Why I Shoot Digital Too

The first camera I bought was a Canon AE-1 Program. I chose it because I was always fascinated by the AE-1 my dad had, and the black and white photos it captured that hung in our house. Photography was always a thing that interested me, but was never something I thought about delving into until I was in my late 20s.

When I received my AE-1P, I put a few rolls of film through it and immediately fell in love. The look of the photos, the feel of the camera in my hands, the satifying CLACK it makes when I press the shutter! The whole process of taking photos with a film camera is so sensorially fulfilling and addicting to me! I can be having a terrible day, but after I fire off a couple of frames on that clunky Canon, I instantly feel better.

So why, if I love film so much, did I buy a digital camera a few months later? Short answer? I didn’t want to travel with film. My girlfriend and I had planned a 10 day trip to Europe in April of this year, and we were planning on travelling light. I had no experience travelling with film before and all of the articles and how-tos I read on the subject didn’t make it seem all that appealing. I debated about what I wanted to do photographically on this trip and decided digital was the way to go. I started looking at what I wanted in a digital camera and ended up choosing the Sony a6000. It had all of the features I wanted (electronic viewfinder, interchangeable lenses, articulating screen, compact size, 24.5 MP sensor) and nothing I didn’t need (4k video, full frame, hefty price tag, etc). In my opinion, it’s the perfect digital camera for me at the moment.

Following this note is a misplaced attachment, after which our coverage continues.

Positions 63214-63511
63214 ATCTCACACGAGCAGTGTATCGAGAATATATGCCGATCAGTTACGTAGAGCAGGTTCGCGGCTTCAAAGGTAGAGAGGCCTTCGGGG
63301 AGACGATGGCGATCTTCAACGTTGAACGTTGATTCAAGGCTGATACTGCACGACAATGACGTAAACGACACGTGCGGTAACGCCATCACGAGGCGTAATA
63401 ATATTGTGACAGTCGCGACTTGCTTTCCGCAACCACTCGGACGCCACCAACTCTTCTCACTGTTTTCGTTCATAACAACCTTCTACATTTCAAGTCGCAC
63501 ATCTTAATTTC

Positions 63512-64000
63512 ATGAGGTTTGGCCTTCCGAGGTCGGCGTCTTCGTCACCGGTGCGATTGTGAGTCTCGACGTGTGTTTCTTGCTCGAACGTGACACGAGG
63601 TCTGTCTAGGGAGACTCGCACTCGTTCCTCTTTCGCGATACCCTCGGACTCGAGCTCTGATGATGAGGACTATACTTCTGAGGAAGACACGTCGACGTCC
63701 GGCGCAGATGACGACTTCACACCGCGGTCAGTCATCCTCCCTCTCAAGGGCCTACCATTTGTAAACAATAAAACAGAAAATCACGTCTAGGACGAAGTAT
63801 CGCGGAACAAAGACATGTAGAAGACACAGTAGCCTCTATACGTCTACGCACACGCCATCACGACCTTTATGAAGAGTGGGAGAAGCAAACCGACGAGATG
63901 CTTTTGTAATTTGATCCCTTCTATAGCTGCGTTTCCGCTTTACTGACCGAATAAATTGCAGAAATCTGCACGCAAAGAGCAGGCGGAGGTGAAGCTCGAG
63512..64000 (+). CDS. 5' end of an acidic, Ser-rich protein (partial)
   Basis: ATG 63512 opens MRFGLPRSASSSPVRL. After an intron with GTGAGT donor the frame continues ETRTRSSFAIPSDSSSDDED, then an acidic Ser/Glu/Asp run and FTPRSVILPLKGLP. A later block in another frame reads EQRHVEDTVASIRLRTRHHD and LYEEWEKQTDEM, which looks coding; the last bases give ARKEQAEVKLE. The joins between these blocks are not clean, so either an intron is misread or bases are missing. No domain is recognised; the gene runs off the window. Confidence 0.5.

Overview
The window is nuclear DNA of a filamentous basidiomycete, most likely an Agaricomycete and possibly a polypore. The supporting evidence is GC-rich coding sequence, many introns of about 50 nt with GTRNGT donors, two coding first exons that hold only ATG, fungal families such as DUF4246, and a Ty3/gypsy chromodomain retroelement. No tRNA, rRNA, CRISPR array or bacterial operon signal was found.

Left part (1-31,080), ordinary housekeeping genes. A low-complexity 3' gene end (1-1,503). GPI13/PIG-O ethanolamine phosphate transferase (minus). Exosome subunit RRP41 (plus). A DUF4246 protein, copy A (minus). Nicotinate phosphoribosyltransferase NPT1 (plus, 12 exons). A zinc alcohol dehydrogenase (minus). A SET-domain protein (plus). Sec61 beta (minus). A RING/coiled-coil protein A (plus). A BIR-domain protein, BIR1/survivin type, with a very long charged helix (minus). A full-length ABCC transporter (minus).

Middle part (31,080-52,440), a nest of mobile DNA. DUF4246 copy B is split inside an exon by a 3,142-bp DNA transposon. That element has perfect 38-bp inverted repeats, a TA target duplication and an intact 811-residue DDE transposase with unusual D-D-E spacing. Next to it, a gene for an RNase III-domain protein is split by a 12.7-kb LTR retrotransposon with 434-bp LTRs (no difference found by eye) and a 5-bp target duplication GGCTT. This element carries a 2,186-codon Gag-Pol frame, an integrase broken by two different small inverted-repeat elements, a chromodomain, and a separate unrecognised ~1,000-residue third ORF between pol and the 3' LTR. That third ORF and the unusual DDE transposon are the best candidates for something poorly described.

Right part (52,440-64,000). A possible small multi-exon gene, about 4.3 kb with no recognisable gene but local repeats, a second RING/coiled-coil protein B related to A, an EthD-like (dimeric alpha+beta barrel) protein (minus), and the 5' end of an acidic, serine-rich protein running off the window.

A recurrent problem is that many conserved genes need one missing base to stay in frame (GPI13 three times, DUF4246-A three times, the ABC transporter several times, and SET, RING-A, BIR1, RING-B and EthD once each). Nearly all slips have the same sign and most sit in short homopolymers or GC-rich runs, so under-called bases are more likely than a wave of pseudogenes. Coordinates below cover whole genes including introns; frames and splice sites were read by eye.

Another unintended benefit of buying a digital camera is how much I’ve learned about photography while using it. I use my Canon FD lenses on it with an adapter (the kit lens is pretty bad for photography), and the muscle memory training of manually focusing and adjust the aperture, while seeing immediate results in the viewfinder is awesome! Seeing each variable and its effect on the photo in real time has helped me to understand exposure a lot better. Shooting digital has also freed me up to be more creative and adventurous with my photography, which has made me a lot more confident when I shoot film. I can experiment on digital as proof of concept, then if I like what I see, I’ll shoot a few frames on film. In-camera black and white JPEG treatment also helps me understand what to look for when shooting black and white film. The black and white JPEG helps me to see the contrast and geometry of a scene better than I can see the same scene in color.

This isn’t post isn’t “digital vs. analog” or anything like that. I love shooting photos on both formats and I derive different things from both formats. I like digital for the immediacy of results and because it shortens my learning curve in certain areas of photography. I like film because of the look and feel of the product as well as the sensation shooting brings me.

What the digital vs. analog debate boils down to is a debate over formats, which is silly. Cameras are tools to accomplish a task. I’m not going to take an 8×10 camera to shoot candid photos at a friend’s birthday party, the same way I’m not going to shoot photos I intend to blow up to large prints on a smaller format like 35 or 110. Digital has taught me much about photography, and film reminds me of the importance of slowing down and enjoying the moment.

In short, digital helps me learn and film helps me grow, so there will always room for both formats in my camera bag!

Resisting Temptation

I’ll be honest, I’ve had quite a bad case of GAS lately. Wait, no, that’s not what I mean! Gear Acquistion Syndrome, not the other kind! Sheesh! I’ve been browsing eBay ready to pounce on a new compact or medium format (I’ve had my eye on a Ricoh GR or a Fuji GA645zi), but I haven’t pulled the trigger because of a lack of funds. Delaying gratification is not one of my strong suits, which makes me wonder how I fell into film photography in the first place!